Hedges, California

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Hedges, later renamed Tumco, is a locale, a ghost town, site of a former mining town, in Imperial County, California. It lies at an elevation of 617 feet / 188 meters along the Tumco Wash in the Cargo Muchacho Mountains.[1] Nearby is the Hedges Cemetery at an elevation of 643 feet / 196 meters, at 32°53′04″N 114°49′52″W / 32.88444°N 114.83111°W / 32.88444; -114.83111.[2]

History[edit]

Tumco

Gold mining had been going on in the western Cargo Muchacho Mountains by the Spanish in the early 1780s until the Yuma Revolt ended mining there until the Mexicans returned to the area after 1823. Mexican miners prospected and mined there prior to 1848, the name of the mountains date from this period. Mining was conducted mostly by Sonoran miners familiar with dry washing techniques and using arrastras to extract gold from the ore taken from small mines scattered across the mountains. Lt. Williamson's Pacific Railroad exploration party, passing the mountains in 1853 reported seeing several quartz veins from three inches to a foot or two in thickness there. Despite this report, no American miners began large scale development of the mines until the Southern Pacific Railroad passed by the location to Yuma in 1877. Ogilby a railroad stop was founded nearby in 1877 and became the rail-head and supply point for the mines and camps in the Cargo Muchacho Mountains.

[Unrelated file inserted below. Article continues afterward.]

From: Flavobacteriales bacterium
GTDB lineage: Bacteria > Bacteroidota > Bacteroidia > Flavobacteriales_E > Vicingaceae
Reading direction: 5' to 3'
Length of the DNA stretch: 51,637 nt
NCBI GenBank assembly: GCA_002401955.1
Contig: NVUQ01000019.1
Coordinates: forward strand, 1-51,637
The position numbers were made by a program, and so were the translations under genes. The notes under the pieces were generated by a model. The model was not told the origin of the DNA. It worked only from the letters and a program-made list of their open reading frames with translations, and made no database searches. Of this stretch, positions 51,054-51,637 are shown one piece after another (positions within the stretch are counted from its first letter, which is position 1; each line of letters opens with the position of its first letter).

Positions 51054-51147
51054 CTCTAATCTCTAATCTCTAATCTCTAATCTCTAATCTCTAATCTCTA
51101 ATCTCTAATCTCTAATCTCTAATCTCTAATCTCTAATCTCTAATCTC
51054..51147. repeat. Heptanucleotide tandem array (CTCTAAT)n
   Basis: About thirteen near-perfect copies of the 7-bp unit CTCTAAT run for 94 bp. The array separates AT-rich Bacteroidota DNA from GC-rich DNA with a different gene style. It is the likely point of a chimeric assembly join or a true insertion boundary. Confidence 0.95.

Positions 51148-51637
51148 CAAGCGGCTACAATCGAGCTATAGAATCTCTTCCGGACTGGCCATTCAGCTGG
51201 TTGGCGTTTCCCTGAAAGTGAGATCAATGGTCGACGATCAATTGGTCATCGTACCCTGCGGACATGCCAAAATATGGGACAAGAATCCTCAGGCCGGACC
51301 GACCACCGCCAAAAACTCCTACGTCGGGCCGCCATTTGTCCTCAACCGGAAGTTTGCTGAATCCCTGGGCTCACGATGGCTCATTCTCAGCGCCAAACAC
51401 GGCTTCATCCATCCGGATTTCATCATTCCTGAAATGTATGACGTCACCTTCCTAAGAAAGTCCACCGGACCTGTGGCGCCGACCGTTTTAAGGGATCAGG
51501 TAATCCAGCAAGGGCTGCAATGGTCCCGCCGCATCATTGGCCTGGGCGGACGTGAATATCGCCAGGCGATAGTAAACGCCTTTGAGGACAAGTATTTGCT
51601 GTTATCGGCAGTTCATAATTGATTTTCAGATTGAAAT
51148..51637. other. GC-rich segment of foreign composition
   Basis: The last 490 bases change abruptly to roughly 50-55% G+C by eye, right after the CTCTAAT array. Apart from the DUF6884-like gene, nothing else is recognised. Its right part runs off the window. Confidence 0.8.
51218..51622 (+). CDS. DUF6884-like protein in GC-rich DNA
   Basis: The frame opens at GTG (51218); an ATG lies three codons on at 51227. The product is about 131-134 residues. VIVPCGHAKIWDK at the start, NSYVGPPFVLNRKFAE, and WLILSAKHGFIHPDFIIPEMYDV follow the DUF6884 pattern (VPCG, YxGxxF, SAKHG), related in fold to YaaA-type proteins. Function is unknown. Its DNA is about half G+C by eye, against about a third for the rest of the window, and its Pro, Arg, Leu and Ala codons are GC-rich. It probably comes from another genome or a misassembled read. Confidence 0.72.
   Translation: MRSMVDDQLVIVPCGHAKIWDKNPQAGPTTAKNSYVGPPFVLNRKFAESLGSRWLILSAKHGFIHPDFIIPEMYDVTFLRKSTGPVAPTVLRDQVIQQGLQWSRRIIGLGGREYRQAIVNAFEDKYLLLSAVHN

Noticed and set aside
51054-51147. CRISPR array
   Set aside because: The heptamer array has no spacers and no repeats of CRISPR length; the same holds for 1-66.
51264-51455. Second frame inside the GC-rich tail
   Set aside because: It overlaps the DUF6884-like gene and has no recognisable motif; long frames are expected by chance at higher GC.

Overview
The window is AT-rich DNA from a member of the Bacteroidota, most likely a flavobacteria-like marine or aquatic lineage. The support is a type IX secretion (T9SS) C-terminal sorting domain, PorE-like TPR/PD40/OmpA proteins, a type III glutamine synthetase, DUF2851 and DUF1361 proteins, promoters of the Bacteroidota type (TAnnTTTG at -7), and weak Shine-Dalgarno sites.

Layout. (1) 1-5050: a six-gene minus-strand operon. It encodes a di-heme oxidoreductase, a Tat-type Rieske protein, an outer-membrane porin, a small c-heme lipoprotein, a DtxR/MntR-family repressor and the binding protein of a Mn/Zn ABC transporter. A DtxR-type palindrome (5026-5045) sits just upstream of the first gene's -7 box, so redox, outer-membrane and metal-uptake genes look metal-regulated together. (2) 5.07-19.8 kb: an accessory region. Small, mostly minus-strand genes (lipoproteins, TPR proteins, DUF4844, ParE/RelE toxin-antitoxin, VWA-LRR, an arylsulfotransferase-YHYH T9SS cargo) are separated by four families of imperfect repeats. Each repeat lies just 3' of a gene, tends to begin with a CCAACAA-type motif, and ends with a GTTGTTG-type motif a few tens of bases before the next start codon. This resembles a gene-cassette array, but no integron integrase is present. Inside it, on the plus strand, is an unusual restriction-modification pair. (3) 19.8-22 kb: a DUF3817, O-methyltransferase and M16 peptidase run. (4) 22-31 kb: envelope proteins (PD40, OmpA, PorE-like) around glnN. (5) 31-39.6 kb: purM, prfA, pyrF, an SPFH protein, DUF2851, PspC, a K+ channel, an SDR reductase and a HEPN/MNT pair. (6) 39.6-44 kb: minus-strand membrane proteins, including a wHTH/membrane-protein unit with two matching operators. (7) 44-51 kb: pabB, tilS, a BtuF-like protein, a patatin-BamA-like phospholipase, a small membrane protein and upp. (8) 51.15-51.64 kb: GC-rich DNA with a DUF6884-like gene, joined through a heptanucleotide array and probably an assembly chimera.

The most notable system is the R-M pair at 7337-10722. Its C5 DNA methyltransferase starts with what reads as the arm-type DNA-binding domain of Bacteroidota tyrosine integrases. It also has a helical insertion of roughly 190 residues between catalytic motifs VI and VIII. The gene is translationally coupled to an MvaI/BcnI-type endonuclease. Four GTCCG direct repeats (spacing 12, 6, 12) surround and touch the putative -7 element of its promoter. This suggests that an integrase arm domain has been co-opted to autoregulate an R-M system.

Hedges began as the Gold Rock mining camp, that grew up around the Gold Rock Mine discovered by Peter Walters in 1884. He soon thereafter sold out to developers who renamed the mine the Golden Cross in 1892. In 1893, Golden Cross Mining and Milling Company began a development program bringing in a stamp mill to work the ore in the local mines. The camp grew into a town amidst the mines, named Hedges, in honor of the firm's vice president C. L. Hedges. The town was renamed Tumco in 1910, for The United Mines Company, the company that bought the Gold Cross mining company from its previous owners. The Tumco Mine operated from 1892 until 1917, and again from 1937 until 1942. The town in the late 1800s had a population of several thousand by 1942 it only had 30.[3]

California Historical Landmark[edit]

The Tumco Mines are a California Historical Landmarks and reads:

NO. 182 TUMCO MINES - Pete Walters of Ogilby discovered the first gold vein at Gold Rock on January 6, 1884. From his Little Mary Claim began a gold camp which reached its peak development between 1893 and 1899 as Hedges, with 3,200 residents. Nearly closed, 1900-10, it was reopened as Tumco, 1910-13, and worked intermittently until 1941. Tumco has long been a California ghost town.[4]

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Coordinates: 32°52′47″N 114°49′55″W / 32.87972°N 114.83194°W / 32.87972; -114.83194